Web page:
"Ninety percent of our businesses employ 24 people or less,' she said. "Small business is truly the backbone of our economy."

Thomas Chatmon, executive director of Orlando's Downtown Development Board, recently moved from Atlanta to Orlando to take his new post. Chatmon said he did so because of the city's very promising future.

"I came to Orlando because I was so impressed with where we are now with a downtown going through a resurgence," he said. "The best indicator of how solid the market is is that you have locals who keep reinvesting in it. Downtown is continuing to lead the way and drive the train of economic development. It's a very exciting time. This will set the city of Orlando apart from cities around the world."



PROPERTY TAXES, HOUSING WOes

There are still some challenges for Orlando, among them concerns about the impact that the Legislature's plans for property tax reform will have on the city's revenue stream.

This year, state lawmakers have tried to address growing concerns among constituents about Florida's sharply rising property tax rates. The Florida House of Representatives considered eliminating most property taxes and replacing those revenues with an increase in the sales tax, while the state Senate proposed rolling back property tax rates to the lower levels before the real estate boom of 2003-2006 caused housing prices to skyrocket. Lawmakers eventually stalemated and failed to reach an agreement. Gov. Charlie Crist has called a special session in June to address the issue.

As Dyer noted, local communities are worried about the loss of property-tax revenue that cities count on, and the impact that would have on some of these high-end projects.

"We're waiting to see what the Legislature will do on property taxes, which will have some effect on all this," Dyer said.

State Rep. Steve Precourt, R-Orlando, whose district includes the Lake, Orange and Osceola County sections of Four Corners, said lawmakers are in overtime trying to come up with a tax-reduction package before the special session begins June 12.

"We're waiting to go into special session on property-tax reform and we are focused on the homestead properties and giving them relief," Precourt said of the state's homestead exemption, which exempts the first $25,000 of a person's primary residence.

"When we go back into session on June 12, the work will be done by then, but it's not real clear now what we'll do," Precourt added. "We discarded the sales tax (hike) for now, but it may come back."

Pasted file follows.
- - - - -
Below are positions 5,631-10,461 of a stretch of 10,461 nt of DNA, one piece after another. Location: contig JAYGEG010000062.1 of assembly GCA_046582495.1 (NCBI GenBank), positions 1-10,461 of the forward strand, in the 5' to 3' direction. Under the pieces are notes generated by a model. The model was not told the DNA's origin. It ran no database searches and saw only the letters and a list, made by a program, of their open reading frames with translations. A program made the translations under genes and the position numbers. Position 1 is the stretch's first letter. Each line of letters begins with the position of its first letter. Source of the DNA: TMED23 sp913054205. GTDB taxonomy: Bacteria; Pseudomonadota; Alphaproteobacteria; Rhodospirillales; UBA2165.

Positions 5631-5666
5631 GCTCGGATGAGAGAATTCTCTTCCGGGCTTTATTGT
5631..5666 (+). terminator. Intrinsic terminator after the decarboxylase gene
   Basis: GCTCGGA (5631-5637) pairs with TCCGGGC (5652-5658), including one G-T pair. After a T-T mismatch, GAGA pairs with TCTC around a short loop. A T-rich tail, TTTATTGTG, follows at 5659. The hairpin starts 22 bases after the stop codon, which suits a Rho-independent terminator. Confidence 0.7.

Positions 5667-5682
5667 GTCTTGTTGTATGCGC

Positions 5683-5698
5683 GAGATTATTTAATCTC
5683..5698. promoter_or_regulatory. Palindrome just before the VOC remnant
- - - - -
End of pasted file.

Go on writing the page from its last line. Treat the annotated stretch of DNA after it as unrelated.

Precourt also urged residents and business owners to contact their state lawmakers and let them know what they want from the tax-reduction package.

"Right now, we're focused on homestead relief," he said. "Give us your feedback so we can try to come up with something that makes people happy."

Another challenge is one plaguing most of Central Florida: fast-rising home prices that are making affordable housing difficult, if not impossible, for many workers like those in professional fields - teaching, public safety and nursing/medicine.

Dyer appointed an affordable housing task force to explore ways to deal with the challenge.

"That work is continuing," Chatmon said. "There are no new ordinances yet as a result of their work, but I expect there will be."

Chatmon said the city was trying to encourage development that doesn't just provide high-end housing, but a mix for all income levels.

"Right now, if you wanted to develop an all-market (high cost) condo or apartment house in downtown, we couldn't help you much with that," he said. But if the projects included an affordable-housing component that would be a different matter," he said.



THE ORLANDO-TO-TAMPA CORRIDOR

But so far, the concerns haven't dampened enthusiasm for what's in the pipeline.

"I'm sure Buddy Dyer has a lot of great plans for downtown Orlando," Reicher said, adding that the entire region between Orlando and Tampa stands to benefit from those efforts.

"I still think the vision of Orlampa is the true vision people have when they talk about a planning vision," he said. "The stronger downtown Orlando gets, it creates further opportunities for people to come here. The community is doing a lot of right things."